Pre requisites for an effective incentive system        Mutuality Scientific methodology OrganizationOrganization-wide Coverage Management Commitment Planning Validation Review .

Additional Scope for Incentive Schemes    Industries where measurement of individual or group output is rendered difficult by technical considerations or psychological circumstances Industries in which the control of quality is necessary and is particularly difficult & where high quality and precision of work is of prime importance Industries in which the work is dangerous and it is particularly difficult to ensure the observance of adequate safety precautions .

Types of Incentive schemes Incentive schemes Earnings vary in Same Proportion as output Earnings vary less Proportionately than output Earnings vary Proportionately More than output Earnings differ At different Levels of output Straight piece work Halsey plan High piece rate Taylor s differential Piece rate Standard hour Rowan plan High standard hour Merrick differential Piece rate Barth scheme Gnatt task system Bedaux plan Emerson s efficiency plan .

.Halsey plan  In Halsey plan bonus paid to a worker is equal to 50 % of time saved multiplied by rate per hour.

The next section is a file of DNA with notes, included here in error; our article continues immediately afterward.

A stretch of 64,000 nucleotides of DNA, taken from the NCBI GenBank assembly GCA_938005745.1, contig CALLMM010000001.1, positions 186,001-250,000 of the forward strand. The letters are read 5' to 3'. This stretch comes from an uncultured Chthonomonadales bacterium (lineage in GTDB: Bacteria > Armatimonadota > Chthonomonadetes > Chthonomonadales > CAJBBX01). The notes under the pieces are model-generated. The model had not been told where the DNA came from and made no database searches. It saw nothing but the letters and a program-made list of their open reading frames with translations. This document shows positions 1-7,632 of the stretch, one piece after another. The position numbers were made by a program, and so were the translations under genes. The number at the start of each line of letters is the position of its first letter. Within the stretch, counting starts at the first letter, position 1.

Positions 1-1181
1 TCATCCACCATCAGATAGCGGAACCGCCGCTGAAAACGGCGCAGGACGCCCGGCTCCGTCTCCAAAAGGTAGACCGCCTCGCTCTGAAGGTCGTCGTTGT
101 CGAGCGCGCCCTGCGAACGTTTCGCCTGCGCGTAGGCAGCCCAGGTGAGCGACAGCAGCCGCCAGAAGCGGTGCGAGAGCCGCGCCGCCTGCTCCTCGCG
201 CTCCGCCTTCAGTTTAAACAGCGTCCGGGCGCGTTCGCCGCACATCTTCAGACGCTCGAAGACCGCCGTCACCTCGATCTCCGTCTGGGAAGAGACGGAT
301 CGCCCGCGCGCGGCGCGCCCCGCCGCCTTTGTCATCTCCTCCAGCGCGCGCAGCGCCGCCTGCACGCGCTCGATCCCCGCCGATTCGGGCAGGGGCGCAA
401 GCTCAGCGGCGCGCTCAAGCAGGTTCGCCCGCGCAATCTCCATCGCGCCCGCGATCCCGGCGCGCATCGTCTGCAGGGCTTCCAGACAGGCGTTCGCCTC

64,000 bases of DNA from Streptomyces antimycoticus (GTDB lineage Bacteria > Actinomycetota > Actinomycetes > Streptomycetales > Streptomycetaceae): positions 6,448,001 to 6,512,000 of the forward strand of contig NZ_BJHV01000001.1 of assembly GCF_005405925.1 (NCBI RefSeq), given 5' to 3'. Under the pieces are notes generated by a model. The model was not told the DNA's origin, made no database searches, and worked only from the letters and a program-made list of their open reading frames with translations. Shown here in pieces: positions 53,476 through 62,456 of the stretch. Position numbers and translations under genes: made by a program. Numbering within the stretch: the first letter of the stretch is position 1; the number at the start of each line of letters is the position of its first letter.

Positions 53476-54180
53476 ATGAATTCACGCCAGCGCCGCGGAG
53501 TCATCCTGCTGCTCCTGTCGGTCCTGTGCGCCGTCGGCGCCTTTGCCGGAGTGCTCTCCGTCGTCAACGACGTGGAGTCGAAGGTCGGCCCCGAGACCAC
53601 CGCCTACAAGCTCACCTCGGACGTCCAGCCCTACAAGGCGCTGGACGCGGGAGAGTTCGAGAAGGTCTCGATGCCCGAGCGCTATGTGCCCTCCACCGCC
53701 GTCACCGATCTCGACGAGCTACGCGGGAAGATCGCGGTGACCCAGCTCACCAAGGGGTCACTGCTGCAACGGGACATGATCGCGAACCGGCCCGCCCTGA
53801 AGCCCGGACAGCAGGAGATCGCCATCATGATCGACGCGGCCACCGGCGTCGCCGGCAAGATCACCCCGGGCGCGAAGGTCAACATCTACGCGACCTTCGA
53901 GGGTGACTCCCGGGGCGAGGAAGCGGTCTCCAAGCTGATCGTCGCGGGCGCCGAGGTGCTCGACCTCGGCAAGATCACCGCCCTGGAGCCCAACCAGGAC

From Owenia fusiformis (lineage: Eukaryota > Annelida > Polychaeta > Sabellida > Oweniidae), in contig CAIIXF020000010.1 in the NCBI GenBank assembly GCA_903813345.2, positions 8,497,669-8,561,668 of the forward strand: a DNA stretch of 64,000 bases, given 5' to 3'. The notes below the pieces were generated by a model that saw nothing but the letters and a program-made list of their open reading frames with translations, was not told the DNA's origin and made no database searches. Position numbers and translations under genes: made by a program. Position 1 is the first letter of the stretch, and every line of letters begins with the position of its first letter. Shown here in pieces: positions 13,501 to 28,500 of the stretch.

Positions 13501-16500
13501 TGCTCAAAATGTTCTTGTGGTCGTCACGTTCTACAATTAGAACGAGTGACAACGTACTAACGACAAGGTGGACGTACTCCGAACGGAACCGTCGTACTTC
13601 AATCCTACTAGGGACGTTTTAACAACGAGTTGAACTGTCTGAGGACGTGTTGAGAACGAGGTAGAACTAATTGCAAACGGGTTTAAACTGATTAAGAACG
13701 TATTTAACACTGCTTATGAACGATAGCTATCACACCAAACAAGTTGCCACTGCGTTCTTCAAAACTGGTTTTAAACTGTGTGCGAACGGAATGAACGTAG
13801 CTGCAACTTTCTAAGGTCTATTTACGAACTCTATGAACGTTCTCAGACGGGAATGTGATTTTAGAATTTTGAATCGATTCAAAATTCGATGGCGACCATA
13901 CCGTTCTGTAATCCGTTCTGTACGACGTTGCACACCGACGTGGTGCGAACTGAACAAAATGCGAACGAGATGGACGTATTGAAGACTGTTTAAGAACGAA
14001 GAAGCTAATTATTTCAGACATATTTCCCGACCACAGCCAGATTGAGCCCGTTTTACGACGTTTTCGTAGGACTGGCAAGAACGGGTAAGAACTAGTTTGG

bonus is paid to the employee is equal to the proportion of the time saved to the standard time.Rowan plan  In Rowan plan. .

standard time for a job is fixed. Each minute of the standard time is called a point or B. The worker receives bonus which is equal to 75% of the number of points earned.Bedaux scheme  In Bedaux scheme. multiplied by one sixtieth of the worker¶s hourly rate. . in excess of 60 per hour. Each job has a standard number of Bs.

Taylor¶s differential piece rate system  An efficient worker (whose output exceeds standard output) is paid 120% of the piece rate. . An inefficient worker (whose output falls short of standard) is paid only 80% of the piece rate.

with a further 10% bonus on reaching the standard output.Merrick differential piece rate  Straight piece rate is paid to the worker up to 83% of the standard output. . at which a bonus of 10% of the time rate is payable.